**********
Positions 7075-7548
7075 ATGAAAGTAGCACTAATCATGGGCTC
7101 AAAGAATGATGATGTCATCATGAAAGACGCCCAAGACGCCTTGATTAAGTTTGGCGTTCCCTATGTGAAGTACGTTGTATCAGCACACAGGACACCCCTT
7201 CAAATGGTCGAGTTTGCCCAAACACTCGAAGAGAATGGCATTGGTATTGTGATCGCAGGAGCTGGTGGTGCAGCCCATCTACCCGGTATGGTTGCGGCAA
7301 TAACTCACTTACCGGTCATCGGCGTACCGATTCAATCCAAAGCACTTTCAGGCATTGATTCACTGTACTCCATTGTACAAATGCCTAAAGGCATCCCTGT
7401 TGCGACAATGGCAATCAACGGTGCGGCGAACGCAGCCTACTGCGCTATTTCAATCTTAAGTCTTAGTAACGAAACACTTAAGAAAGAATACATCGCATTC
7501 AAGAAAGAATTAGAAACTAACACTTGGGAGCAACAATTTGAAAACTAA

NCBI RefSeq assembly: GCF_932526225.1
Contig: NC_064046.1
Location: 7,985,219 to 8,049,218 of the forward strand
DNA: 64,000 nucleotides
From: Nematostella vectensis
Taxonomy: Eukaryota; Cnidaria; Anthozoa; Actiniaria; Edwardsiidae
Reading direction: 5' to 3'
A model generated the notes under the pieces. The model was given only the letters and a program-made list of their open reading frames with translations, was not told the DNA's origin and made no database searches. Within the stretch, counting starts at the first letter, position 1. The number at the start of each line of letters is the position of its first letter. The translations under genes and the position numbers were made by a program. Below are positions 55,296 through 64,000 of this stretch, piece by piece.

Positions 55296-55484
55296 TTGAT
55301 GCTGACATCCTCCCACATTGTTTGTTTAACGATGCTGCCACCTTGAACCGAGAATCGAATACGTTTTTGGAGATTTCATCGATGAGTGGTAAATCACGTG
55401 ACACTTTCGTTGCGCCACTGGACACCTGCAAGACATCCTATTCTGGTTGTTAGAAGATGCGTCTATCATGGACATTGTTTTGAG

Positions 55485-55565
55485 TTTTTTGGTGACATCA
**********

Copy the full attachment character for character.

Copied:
Positions 7075-7548
7075 ATGAAAGTAGCACTAATCATGGGCTC
7101 AAAGAATGATGATGTCATCATGAAAGACGCCCAAGACGCCTTGATTAAGTTTGGCGTTCCCTATGTGAAGTACGTTGTATCAGCACACAGGACACCCCTT
7201 CAAATGGTCGAGTTTGCCCAAACACTCGAAGAGAATGGCATTGGTATTGTGATCGCAGGAGCTGGTGGTGCAGCCCATCTACCCGGTATGGTTGCGGCAA
7301 TAACTCACTTACCGGTCATCGGCGTACCGATTCAATCCAAAGCACTTTCAGGCATTGATTCACTGTACTCCATTGTACAAATGCCTAAAGGCATCCCTGT
7401 TGCGACAATGGCAATCAACGGTGCGGCGAACGCAGCCTACTGCGCTATTTCAATCTTAAGTCTTAGTAACGAAACACTTAAGAAAGAATACATCGCATTC
7501 AAGAAAGAATTAGAAACTAACACTTGGGAGCAACAATTTGAAAACTAA

NCBI RefSeq assembly: GCF_932526225.1
Contig: NC_064046.1
Location: 7,985,219 to 8,049,218 of the forward strand
DNA: 64,000 nucleotides
From: Nematostella vectensis
Taxonomy: Eukaryota; Cnidaria; Anthozoa; Actiniaria; Edwardsiidae
Reading direction: 5' to 3'
A model generated the notes under the pieces. The model was given only the letters and a program-made list of their open reading frames with translations, was not told the DNA's origin and made no database searches. Within the stretch, counting starts at the first letter, position 1. The number at the start of each line of letters is the position of its first letter. The translations under genes and the position numbers were made by a program. Below are positions 55,296 through 64,000 of this stretch, piece by piece.

Positions 55296-55484
55296 TTGAT
55301 GCTGACATCCTCCCACATTGTTTGTTTAACGATGCTGCCACCTTGAACCGAGAATCGAATACGTTTTTGGAGATTTCATCGATGAGTGGTAAATCACGTG
55401 ACACTTTCGTTGCGCCACTGGACACCTGCAAGACATCCTATTCTGGTTGTTAGAAGATGCGTCTATCATGGACATTGTTTTGAG

Positions 55485-55565
55485 TTTTTTGGTGACATCA